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Odyssey

[od-uh-see]
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noun, plural Od·ys·seys for 2.
  1. (italics) an epic poem attributed to Homer, describing Odysseus's adventures in his ten-year attempt to return home to Ithaca after the Trojan War.
  2. (often lowercase) a long series of wanderings or adventures, especially when filled with notable experiences, hardships, etc.
Related formsOd·ys·se·an, adjective
Dictionary.com Unabridged Based on the Random House Unabridged Dictionary, © Random House, Inc. 2018

Examples from the Web for odyssey

Contemporary Examples

Historical Examples

  • I called him, and begged he would relate to me the Odyssey of his terrible night.

    My Double Life

    Sarah Bernhardt

  • What an Odyssey of adventures he would149 have to relate when he reached home!

    Left on the Labrador

    Dillon Wallace

  • The Odyssey is the story of his home-coming, his recovery of his own.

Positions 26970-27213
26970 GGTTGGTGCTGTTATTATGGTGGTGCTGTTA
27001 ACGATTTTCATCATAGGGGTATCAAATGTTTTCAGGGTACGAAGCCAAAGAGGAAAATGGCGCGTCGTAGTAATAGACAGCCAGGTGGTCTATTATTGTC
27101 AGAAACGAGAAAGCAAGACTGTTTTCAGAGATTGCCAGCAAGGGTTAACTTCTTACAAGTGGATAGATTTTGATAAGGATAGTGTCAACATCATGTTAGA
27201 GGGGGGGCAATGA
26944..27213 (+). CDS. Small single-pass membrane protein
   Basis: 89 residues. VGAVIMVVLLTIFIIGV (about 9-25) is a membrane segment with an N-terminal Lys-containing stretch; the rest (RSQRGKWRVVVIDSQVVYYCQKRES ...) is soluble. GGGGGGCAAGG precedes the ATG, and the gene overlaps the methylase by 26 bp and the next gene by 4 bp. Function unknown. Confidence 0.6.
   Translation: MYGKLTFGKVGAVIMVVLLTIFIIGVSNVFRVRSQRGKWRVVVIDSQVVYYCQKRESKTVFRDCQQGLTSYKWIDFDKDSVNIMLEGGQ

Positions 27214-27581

• The greatest scenes of the Iliad and the Odyssey have little to do with myth.

  • The Iliad and Odyssey became text-books for the instruction of Greek youth.

    Folkways</p>

    William Graham Sumner


British Dictionary definitions for odyssey

Odyssey

noun
  1. a Greek epic poem, attributed to Homer, describing the ten-year homeward wanderings of Odysseus after the fall of Troy
  2. (often not capital) any long eventful journey
Derived FormsOdyssean (ˌɒdɪˈsiːən), adjective
Collins English Dictionary - Complete & Unabridged 2012 Digital Edition © William Collins Sons & Co. Ltd. 1979, 1986 © HarperCollins Publishers 1998, 2000, 2003, 2005, 2006, 2007, 2009, 2012

Word Origin and History for odyssey

n.

c.1600, "Odyssey," from Latin Odyssea, from Greek Odysseia, name of the Homeric epic poem of ancient Greece, relating the ten-year wanderings of Odysseus, king of Ithaca, after the Trojan War. Figurative sense of "long, adventurous journey" is first recorded 1889.

Online Etymology Dictionary, © 2010 Douglas Harper